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Carbonates and Evaporites

, Volume 25, Issue 4, pp 333–347 | Cite as

Spring distributions and relationships with land cover and hydrogeologic strata in a karst landscape in Winona County, Minnesota, USA

  • Mary A. Williams
  • Bruce Vondracek
Original Article

Abstract

Karst aquifers are important groundwater resources, but are vulnerable to contamination due to relatively rapid subsurface transport. Springs, points where the landscape and water table intersect and cold groundwater discharges, link aquifer systems with land surfaces and water bodies. As such, in many regions, they are critical to the viability of lakes, streams and cold-water fish communities. An understanding of where springs are located is important to watershed, fishery and environmental management efforts in karst regions. To better understand spatial distribution of springs and as a potential method for identifying variables that characterize locations of springs for improved land and watershed management, a nearest-neighbor analysis and a discriminant function analysis (DFA) of springs were conducted in Winona County, Minnesota, USA, a karst landscape. Nearest-neighbor analysis examined the spatial spring distribution. Twenty-two variables describing the locations of springs were analyzed to ascertain their ability to discriminate correct aquifer unit or bedrock unit classification for each spring. Springs were clumped with the highest densities in the lowest elevations. Springs were correctly assigned to aquifer units and bedrock units with eight and 11 landscape variables, respectively. Forest land cover was the only land cover type contributing to spring discrimination. Consideration of upland human activities, particularly in forested areas, on spring discharge along with a better understanding of characteristics describing spring locations could lead to better management activities that locate and protect springs and their important contributions to regional ecohydrology.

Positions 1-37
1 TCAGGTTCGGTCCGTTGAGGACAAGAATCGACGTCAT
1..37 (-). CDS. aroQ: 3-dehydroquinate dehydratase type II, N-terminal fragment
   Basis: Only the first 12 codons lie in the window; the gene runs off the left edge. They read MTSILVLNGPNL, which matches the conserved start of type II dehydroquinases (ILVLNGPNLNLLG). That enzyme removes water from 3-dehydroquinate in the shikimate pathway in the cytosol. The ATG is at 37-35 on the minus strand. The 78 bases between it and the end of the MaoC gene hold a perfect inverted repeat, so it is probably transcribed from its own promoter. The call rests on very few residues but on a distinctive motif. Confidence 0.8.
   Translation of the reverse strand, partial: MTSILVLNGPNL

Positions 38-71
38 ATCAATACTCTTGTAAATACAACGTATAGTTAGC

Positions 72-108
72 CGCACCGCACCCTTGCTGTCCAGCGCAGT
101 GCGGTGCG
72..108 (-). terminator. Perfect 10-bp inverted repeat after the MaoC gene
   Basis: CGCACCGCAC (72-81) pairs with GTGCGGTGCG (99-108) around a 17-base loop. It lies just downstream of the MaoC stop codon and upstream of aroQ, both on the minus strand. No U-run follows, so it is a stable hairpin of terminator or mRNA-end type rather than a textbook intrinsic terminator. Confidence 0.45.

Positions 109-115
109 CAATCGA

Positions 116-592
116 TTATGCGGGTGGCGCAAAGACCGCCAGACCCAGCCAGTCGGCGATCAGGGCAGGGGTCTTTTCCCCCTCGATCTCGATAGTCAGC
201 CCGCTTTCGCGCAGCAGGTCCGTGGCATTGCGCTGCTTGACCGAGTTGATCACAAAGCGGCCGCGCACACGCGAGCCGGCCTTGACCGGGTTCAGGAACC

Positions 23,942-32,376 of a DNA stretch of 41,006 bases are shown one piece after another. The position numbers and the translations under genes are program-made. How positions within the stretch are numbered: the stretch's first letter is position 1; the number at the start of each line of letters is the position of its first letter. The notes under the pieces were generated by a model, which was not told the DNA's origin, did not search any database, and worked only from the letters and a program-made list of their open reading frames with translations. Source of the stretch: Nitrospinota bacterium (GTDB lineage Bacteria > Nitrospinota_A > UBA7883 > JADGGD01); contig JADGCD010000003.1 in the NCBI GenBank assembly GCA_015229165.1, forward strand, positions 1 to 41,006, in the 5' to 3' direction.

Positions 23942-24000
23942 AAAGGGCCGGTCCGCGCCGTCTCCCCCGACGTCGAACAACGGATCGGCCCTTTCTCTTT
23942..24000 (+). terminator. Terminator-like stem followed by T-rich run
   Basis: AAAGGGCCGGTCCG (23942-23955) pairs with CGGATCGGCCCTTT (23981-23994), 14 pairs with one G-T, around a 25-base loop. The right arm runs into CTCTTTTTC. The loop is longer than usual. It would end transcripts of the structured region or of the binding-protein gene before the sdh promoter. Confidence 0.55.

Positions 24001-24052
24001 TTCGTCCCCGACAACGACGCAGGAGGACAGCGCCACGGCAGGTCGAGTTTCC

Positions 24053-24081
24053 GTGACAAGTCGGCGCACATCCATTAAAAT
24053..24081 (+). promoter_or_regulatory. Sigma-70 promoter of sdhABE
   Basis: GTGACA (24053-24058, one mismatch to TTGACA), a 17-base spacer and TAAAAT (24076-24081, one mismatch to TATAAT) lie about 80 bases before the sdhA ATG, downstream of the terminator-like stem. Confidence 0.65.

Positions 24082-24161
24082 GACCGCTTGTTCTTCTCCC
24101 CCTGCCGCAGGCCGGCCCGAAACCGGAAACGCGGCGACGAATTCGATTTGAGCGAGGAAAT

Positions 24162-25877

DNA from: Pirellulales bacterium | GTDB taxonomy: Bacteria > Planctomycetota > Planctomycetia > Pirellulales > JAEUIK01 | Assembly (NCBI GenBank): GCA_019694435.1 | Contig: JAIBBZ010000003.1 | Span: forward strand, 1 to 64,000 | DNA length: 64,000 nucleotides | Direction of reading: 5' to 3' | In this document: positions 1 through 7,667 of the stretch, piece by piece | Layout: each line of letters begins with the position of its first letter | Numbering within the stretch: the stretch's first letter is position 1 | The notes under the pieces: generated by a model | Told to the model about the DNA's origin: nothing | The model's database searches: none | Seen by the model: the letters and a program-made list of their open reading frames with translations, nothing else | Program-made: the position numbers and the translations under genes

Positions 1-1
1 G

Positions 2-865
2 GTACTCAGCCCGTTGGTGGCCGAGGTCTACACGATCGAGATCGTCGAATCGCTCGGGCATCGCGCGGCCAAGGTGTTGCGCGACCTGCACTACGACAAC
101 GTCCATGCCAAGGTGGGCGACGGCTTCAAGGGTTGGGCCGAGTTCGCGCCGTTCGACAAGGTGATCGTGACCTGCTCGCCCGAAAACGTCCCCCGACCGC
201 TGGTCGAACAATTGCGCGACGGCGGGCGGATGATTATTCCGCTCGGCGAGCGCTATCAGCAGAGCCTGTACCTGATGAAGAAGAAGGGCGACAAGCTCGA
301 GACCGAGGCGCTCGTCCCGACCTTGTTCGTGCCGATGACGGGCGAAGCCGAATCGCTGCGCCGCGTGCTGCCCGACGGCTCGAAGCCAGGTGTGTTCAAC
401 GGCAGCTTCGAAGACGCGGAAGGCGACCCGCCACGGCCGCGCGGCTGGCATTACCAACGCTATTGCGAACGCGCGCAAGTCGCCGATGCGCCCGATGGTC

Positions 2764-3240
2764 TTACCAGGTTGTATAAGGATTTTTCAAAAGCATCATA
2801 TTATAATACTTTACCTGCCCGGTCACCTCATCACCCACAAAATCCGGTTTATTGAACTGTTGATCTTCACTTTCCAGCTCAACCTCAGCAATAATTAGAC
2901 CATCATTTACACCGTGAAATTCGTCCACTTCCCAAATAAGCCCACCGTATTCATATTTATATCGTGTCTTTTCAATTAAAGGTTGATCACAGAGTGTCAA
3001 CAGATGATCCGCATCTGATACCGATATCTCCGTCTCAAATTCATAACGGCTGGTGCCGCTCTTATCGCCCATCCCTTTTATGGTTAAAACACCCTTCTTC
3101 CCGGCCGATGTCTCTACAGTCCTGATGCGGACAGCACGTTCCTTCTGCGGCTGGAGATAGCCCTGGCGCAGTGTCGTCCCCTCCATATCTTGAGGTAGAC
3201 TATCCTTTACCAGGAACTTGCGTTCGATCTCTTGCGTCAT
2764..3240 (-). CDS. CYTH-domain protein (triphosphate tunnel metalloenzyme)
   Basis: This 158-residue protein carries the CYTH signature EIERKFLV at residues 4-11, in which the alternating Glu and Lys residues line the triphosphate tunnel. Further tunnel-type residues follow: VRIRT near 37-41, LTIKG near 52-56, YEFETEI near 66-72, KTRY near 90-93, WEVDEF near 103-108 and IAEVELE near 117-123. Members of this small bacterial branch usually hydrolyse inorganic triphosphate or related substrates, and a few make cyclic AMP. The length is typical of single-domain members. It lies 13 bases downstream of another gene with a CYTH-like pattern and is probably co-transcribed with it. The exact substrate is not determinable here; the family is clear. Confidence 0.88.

Keywords

Karst Spring Ecohydrology Nearest-neighbor analysis (NNA) Discriminant function analysis (DFA) Minnesota 

Notes

Acknowledgments

The authors are grateful to the following people for their review of and improvements to this research and manuscript: David Pitt, Department of Landscape Architecture, University of Minnesota; Susy S. Ziegler, Department of Geography, University of Michigan; and Meredith Cornett, Regional Science Director, The Nature Conservancy. Particular thanks are extended to the Regional Environmental Management Division of the Minnesota Pollution Control Agency for their public education workshops in the karst region of southeast Minnesota, helping folks to better understand and more sustainably live in Minnesota’s limestone country.

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Copyright information

© Springer-Verlag (outside the USA) 2010

Authors and Affiliations

  1. 1.Department of Soil Water and ClimateUniversity of MinnesotaSt. PaulUSA
  2. 2.U.S. Geological Survey, Minnesota Cooperative Fish and Wildlife Research UnitSt. PaulUSA

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